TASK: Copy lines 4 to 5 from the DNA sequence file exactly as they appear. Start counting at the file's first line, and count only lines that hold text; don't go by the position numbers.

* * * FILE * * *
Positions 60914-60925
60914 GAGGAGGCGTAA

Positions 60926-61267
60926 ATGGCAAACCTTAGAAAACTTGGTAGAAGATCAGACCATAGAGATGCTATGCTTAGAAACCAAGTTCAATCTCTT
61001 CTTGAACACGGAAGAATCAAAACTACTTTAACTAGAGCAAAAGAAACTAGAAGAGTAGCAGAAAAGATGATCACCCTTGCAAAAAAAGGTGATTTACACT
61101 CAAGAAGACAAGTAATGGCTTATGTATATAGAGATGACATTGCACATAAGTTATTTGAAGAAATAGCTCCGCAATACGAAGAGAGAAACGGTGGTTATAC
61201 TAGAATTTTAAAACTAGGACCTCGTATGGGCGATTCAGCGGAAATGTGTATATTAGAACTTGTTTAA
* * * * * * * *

60926 ATGGCAAACCTTAGAAAACTTGGTAGAAGATCAGACCATAGAGATGCTATGCTTAGAAACCAAGTTCAATCTCTT
61001 CTTGAACACGGAAGAATCAAAACTACTTTAACTAGAGCAAAAGAAACTAGAAGAGTAGCAGAAAAGATGATCACCCTTGCAAAAAAAGGTGATTTACACT